you mean the 'nashi' pear? How about fanned slices of nashi and chicken breast (marinated in something lightly perfumed). A touch of acidity somewhere might be nice. Maybe a little tamarind, but not strong.

I don't know how nashi react to being sauteed in butter... haven't played with them much. As yet, I haven't tasted one that bowled me over... the most fascinating thing has been the texture.

Sound good or bad?
post #10 of 17
thanks. i think the would turn to mush if sauteed they seem to have a high water content beyond normal apples & pears.
However i did find a Korean idea.

Blend asian pears ginger soy garlic chilli to a sloppy paste & marinate thinly sliced beef fillet (or chicken as you suggest) for 24
hours. remove & dry fry the beef over high heat. use reserved paste to stir fry veggies....ive tried it & its real good

chow
champagne for my bad friends
& bad pain for my cham friends
(Francis Bacon)
Reply
champagne for my bad friends
& bad pain for my cham friends
(Francis Bacon)
Reply
post #11 of 17
Thread Starter 
interesting idea... but is there really any difference in flavour between the nashi pears in that marinade and using, say, a different pear? (other than perhaps the nashi mixture just being less flavoursome?)

--lamington
post #12 of 17
hello Duncan.

Pedagog huh?, you a teacher at tafe, perhaps?.

You have chosen a good place to come to, there is mountains of experience and comparitive knowledge here. Also the international flavour makes for a very good forum for discussion.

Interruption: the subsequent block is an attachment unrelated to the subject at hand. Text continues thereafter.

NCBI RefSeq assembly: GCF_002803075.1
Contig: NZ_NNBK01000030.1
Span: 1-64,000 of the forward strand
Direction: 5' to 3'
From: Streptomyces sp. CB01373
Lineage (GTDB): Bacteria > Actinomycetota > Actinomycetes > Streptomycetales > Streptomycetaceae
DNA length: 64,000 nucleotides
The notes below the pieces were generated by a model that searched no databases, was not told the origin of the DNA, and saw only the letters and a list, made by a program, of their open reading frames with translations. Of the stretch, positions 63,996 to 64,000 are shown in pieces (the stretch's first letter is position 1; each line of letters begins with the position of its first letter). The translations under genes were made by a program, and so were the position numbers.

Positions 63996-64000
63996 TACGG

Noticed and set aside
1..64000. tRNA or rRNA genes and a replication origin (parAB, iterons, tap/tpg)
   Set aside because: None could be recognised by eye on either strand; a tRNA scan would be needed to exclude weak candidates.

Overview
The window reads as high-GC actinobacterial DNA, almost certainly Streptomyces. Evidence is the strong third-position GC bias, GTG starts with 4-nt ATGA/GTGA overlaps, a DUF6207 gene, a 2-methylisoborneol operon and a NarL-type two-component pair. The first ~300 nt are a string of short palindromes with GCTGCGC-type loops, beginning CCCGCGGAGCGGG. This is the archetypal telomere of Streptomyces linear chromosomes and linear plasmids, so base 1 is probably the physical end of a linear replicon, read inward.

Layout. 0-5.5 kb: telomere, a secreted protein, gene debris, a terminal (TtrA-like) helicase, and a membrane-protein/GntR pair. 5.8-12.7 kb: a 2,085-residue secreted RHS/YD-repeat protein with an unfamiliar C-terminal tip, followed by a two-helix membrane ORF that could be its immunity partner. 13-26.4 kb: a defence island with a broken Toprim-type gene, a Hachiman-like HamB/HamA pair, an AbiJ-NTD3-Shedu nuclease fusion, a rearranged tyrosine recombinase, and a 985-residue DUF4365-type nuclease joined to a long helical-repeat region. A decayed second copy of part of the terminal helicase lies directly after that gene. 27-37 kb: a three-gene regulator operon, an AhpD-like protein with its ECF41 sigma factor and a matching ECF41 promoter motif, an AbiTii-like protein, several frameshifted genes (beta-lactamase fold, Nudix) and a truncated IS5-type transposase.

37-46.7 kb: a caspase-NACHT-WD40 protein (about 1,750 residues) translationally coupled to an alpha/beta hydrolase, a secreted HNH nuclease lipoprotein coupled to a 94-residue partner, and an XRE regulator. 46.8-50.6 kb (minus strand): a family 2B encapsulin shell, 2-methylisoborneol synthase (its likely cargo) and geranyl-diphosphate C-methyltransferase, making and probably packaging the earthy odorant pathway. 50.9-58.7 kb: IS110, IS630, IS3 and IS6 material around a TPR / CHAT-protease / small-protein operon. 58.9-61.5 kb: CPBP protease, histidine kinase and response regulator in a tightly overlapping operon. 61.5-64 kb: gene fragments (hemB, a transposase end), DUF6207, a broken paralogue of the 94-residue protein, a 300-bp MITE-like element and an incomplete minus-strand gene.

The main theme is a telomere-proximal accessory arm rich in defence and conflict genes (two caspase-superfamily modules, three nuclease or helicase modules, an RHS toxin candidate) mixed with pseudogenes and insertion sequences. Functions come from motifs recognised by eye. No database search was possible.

Soz i took so long to show up, but been quite busy.

Nick
"Nothing quite like the feeling of something newl"
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"Nothing quite like the feeling of something newl"
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post #13 of 17
Thread Starter 
G'day Nick. Certainly is an emulsion of knowledge ;) on these pages! I'm not a TAFE pedagogue though. Was previously a full-time academic in Melbourne (in a non-food discipline) but now do freelance consultancy and also foodwriting.

cheers, D--lamington
post #14 of 17
academic, ahh, were you ever at latrobe? My uncle is a professor in the philosophy Dept there.
"Nothing quite like the feeling of something newl"
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"Nothing quite like the feeling of something newl"
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post #15 of 17
Thread Starter 

back again

Just thought I'd whisper a new 'hello'... I seem to get dragged away from my favourite forum for months on end, but maybe posting this will make me come back more often!

Had less opportunity to wear my foodwriter hat recently, but a little more to do some cookbook localisation, which was fascinating.

Merry everything...;)
post #16 of 17
Good to see you Lamington! Don't be a stranger.
Moderator Emerita, Welcome Forum
***It is better to ask forgiveness than beg permission.***
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Moderator Emerita, Welcome Forum
***It is better to ask forgiveness than beg permission.***
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post #17 of 17
Aye,welcome aboard. Glad you are here.

cakerookie